Friday

18th Aug 2017

Irregular migrant numbers to EU drop by half

  • The number of people attempting dangerous sea crossings into Europe has increased (Photo: Paul Keller)

The number of people trying to get into the EU dropped by around a half in 2012, the EU's border agency said Thursday (18 April).

The Warsaw-based Frontex says some 73,000 people were detected in 2012, down from around 114,000 the year before.

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“This was the first time since systematic data collection began in 2008 that annual detections have plunged under 100,000,” said its annual report.

The greatest decrease was noted along the Greek-Turkish land border. The border is a favoured entry point into greater Europe with thousands of migrants wading across the Evros River every week during the first eight months of 2012.

Pashalis Syritoudis, director of police in Orestiadas near the Turkish border, told EUobserver in November around 6,500 migrants passed the border in July 2012.

“In August, we had only 1,800. In September, only 71 illegal immigrants, in October only 26 and now there are none,” he said.

The drop followed the erection of a 10.5 kilometer barbed-wire fence, which closed off a loop where the river bends into Turkey.

An additional 1,881 Greek border guards coordinated by Frontex were also deployed with specialised equipment in the Evros border region.

The barrier and the extra guards lead to other migrants taking the more treacherous sea route through the Aegean Sea.

Detections in the Aegean Sea, between Turkey and Greece, increased by 912 percent with the trend starting in September. Reports of bodies washing up on the beaches of the Greek islands began to emerge.

An undocumented migrant from Cameroon in Istanbul told EUobserver some of his friends attempted the sea crossing but he never heard from them again. “It is too dangerous,” he said.

Others sought a safer but longer route through Bulgaria, taking the Western Balkan route in the hopes of reaching a border-free member state.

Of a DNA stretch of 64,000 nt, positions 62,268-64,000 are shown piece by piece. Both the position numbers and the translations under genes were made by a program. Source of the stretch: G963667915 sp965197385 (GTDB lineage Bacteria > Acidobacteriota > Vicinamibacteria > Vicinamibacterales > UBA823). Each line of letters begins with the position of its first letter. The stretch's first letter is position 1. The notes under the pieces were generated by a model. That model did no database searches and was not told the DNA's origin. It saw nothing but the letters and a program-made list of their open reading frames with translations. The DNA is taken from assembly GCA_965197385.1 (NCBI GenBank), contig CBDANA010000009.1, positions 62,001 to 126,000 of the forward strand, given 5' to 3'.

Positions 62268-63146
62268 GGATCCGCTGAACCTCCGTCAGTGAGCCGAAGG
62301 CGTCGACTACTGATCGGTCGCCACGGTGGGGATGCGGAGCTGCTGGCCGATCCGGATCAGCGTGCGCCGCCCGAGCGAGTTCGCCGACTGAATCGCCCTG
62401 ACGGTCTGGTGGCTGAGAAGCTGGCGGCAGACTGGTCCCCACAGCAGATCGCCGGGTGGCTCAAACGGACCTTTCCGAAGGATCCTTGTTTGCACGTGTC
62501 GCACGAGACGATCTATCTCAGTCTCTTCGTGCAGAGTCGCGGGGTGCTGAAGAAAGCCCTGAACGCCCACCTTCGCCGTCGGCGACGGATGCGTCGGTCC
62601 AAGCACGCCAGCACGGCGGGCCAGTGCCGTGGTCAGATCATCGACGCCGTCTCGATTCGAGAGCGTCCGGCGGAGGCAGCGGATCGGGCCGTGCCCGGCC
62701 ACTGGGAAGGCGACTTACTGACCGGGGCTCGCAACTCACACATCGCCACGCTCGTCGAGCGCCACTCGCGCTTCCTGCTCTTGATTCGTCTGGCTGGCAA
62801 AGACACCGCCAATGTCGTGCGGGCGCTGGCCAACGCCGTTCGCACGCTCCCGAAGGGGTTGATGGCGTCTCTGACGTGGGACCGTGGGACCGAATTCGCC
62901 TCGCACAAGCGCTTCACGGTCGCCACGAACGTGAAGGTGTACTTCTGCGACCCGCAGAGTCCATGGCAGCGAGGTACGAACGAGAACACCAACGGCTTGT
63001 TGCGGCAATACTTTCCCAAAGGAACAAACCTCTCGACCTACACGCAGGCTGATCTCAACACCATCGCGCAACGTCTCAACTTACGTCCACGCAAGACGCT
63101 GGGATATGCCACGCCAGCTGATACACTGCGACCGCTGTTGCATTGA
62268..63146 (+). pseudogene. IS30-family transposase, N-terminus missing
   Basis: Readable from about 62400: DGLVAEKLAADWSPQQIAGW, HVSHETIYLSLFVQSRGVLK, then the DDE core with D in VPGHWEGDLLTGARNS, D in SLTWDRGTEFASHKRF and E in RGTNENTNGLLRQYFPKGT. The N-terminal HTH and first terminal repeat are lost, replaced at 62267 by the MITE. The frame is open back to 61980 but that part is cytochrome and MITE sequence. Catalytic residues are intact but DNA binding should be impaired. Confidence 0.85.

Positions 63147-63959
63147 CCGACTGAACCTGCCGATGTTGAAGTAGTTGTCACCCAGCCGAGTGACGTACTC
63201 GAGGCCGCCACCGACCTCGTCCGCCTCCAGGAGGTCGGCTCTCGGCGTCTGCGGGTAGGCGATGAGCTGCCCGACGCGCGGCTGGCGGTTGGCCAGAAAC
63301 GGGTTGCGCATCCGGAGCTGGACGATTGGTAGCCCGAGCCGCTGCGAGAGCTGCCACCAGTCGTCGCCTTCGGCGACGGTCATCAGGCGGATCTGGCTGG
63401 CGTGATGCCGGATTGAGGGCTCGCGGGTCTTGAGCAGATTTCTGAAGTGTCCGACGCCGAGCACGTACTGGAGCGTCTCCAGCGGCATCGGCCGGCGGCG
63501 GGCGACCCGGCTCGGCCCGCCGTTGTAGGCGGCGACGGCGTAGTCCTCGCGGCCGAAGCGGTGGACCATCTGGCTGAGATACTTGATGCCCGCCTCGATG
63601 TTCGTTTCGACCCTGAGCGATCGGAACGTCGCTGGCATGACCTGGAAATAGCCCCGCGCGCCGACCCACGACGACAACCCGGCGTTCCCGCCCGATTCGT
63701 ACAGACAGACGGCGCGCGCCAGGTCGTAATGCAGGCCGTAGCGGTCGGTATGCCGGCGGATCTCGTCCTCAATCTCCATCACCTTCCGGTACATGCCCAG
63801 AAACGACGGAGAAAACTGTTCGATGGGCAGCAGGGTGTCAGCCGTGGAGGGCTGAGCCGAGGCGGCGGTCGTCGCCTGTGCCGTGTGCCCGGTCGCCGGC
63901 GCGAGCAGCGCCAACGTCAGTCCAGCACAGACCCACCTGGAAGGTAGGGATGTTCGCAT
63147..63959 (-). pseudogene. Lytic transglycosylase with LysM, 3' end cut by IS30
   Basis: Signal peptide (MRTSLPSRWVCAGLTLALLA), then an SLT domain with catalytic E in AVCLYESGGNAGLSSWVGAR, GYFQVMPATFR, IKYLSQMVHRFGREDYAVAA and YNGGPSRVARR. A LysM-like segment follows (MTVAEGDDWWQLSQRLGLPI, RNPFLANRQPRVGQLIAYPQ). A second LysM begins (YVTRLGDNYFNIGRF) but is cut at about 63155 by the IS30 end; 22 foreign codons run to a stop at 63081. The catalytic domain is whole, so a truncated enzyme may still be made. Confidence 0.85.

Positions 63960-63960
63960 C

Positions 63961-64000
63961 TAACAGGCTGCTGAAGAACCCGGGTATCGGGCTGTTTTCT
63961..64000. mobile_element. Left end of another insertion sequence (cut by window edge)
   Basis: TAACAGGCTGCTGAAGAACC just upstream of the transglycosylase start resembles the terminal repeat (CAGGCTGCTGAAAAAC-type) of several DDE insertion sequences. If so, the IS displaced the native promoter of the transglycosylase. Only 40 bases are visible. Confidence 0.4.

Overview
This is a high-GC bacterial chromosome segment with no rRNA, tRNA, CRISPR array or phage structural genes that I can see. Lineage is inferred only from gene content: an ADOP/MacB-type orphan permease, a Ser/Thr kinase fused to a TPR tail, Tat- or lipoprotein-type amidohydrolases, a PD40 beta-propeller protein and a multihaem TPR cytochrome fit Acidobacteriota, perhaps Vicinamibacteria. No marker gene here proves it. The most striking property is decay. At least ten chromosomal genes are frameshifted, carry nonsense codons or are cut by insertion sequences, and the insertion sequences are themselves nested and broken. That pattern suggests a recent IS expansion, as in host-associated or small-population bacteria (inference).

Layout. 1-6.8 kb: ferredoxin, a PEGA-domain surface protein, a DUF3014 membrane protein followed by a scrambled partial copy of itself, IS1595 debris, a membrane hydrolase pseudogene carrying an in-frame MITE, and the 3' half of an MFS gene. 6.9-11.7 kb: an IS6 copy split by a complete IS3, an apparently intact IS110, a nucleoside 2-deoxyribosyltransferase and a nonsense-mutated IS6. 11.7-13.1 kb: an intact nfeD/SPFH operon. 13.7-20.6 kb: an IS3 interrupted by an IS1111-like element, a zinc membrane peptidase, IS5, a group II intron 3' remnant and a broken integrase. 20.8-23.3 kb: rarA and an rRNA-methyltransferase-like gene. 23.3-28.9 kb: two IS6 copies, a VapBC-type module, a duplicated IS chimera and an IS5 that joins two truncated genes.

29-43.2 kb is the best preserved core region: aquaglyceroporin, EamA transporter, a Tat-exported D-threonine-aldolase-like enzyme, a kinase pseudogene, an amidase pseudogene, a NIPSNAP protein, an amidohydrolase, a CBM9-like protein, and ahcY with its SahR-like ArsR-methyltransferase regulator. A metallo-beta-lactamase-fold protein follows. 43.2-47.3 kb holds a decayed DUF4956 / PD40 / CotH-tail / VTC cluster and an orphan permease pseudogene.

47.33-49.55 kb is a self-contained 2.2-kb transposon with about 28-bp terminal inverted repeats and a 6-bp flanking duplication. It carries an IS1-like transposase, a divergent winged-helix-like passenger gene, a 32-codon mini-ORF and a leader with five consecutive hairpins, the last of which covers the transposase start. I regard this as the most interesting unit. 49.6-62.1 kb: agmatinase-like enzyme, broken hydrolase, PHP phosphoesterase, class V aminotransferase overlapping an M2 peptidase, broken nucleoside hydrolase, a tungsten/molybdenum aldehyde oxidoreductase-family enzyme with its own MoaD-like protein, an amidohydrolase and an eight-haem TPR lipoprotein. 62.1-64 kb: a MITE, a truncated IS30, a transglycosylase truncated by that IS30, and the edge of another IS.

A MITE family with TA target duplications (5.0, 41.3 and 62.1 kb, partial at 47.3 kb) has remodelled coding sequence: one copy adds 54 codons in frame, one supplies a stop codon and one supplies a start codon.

Meanwhile, Frontex says migrants in Turkey may be waiting for the end of the Greek operation as people smugglers seek alternative routes.

“Although the flow abruptly stopped in August 2012, there are reports of uncertainties related to the sustainability of the efforts and growing evidence that migrants are waiting in Turkey for the end of the operation,” notes the agency.

The agency has come under criticism for neglecting human rights in its coordinating efforts to detect irregular migrants.

The Council of Europe (CoE) – a human rights watchdog in Strasbourg – in early April said Frontex lacks transparency, “unclear responsibility and accountability, and lack of democratic scrutiny, particularly of agreements with third countries.”

The agency last year created a Consultative Forum on Fundamental Rights and established a fundamental rights officer.

The forum is mandated to advise Frontex’s management board and its secretariat on how to prevent human rights violations during border control operations. It has no investigative powers.

But the European Parliament’s civil liberties committee has since requested Frontex improve its search and rescue operations and has docked almost €10 million of its 2013 budget “until practical steps are taken."

Investigation

Fortress Europe: a Greek wall close up

A 12.5km fence rolled with barbwire along the Greek Turkish border is part of a larger initiative to secure Europe from migrants seeking a better life.

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